An important term to mention from the above paragraph is: productivity performance. A nation’s wealth is measured through its ability to effectively produce goods and services at one given period.  Exactly how the US economy is measured is through a system that estimates national economic data.  This estimation is known as the gross domestic product (GDP).  The GDP is one of the most influential and widely used (and most often criticized) economic mechanisms that greatly affect financial markets. The GDP measures the total market value (all goods and services produced, exports, and private and public spending); when adjusted for imports and inflation, then the “real” GDP figure is composed.  In 2002, according to the Economic Research Service of the US Department of Agriculture, real GDP was $11,553.00B with a growth rate of 3.28 percent.  Presently, real GDP is $13,189.73B with a growth rate of 3.5 percent (primary figures estimated for 2010). To put this in perspective: Reports released back in 2004 gave the first real long-term economic indicators in relation to the value of the dollar, and its consequences thereof, against other major currencies.  It was announced that “its value ha[d] dropped more than 40 percent against the European currency since 2002.”  Growing concerns about the investment implications –for US and foreign businesses alike- led to investors pulling back from investing in US financial markets. One of the major factors in US economic stability is the federal budget.  The federal budget, as defined by the Center on Budget and Policy Priorities, a national public policy organization, “outlines the U.S. government’s spending plans for the coming fiscal year and how it plans to pay for that spending.”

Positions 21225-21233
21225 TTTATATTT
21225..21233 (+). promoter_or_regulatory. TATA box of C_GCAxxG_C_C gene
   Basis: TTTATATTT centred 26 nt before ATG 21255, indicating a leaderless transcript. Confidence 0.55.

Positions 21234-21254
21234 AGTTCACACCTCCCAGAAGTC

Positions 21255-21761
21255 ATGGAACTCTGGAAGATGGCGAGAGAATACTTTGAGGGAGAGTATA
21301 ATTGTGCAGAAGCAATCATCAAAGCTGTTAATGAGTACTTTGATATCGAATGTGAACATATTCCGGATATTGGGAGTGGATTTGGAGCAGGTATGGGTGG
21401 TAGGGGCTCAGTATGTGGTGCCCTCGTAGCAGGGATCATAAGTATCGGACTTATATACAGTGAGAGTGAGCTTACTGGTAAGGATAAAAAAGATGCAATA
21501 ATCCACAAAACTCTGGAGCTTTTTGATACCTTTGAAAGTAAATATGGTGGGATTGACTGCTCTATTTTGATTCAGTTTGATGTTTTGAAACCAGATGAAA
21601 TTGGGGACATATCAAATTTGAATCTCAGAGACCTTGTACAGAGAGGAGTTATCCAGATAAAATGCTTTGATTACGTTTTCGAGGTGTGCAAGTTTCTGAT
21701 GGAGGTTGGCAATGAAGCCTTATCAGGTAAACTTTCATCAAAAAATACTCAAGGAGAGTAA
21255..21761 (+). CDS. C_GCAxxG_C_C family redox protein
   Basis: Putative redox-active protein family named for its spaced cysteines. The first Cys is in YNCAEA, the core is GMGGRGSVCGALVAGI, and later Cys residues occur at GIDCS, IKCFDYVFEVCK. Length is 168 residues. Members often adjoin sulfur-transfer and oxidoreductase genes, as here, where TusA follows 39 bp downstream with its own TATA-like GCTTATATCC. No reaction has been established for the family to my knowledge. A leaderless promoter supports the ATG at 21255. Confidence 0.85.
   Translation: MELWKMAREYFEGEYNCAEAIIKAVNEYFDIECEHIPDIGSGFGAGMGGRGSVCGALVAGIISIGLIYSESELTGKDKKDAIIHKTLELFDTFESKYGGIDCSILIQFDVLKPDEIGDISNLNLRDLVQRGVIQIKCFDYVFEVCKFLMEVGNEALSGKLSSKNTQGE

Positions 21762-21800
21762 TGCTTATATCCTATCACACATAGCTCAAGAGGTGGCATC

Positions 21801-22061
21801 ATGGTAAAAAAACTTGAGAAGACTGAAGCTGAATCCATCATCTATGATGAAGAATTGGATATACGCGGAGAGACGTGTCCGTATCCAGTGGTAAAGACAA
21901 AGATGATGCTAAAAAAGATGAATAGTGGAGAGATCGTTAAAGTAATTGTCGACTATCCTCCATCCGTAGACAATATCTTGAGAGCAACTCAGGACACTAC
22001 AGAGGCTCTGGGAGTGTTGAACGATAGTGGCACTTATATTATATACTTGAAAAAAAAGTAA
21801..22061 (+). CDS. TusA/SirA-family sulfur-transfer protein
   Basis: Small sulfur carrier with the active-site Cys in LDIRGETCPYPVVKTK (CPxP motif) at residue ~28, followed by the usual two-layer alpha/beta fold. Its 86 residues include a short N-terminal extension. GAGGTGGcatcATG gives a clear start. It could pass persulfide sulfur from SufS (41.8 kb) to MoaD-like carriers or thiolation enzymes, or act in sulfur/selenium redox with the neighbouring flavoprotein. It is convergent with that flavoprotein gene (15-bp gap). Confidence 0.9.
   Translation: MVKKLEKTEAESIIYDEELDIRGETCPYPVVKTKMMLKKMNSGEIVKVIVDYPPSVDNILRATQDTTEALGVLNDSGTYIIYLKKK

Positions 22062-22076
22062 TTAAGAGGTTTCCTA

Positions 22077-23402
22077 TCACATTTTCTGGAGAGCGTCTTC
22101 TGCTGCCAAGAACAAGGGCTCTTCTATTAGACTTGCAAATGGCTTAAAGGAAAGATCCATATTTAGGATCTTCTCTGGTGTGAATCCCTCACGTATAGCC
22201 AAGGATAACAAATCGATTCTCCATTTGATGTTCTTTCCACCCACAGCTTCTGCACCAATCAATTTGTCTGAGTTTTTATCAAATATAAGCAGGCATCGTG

Furthermore, The Congressional Budget Act of 1974 was established as a means to develop tax and spending legislation as guided “by a set of specific procedures laid out in the [act].”  These specific procedures entails that Congress develops an annual budget resolution by “setting aggregate limits on spending and targets for federal revenue.  The limits set by the budget resolution, along with a companion “pay-as-you-go” rule;” some, in fact, have attested to the shortcomings of this policy as Congress is presently working on its revision. The federal budget measures total government (national, state and local) spending against total monies (private) received.  According to the Office of Management and Budget, the federal managing office of the “budget” created during the 1974 act, the federal government has been spending more than it’s received consistently since 1970- with a brief surplus from 1998-2001.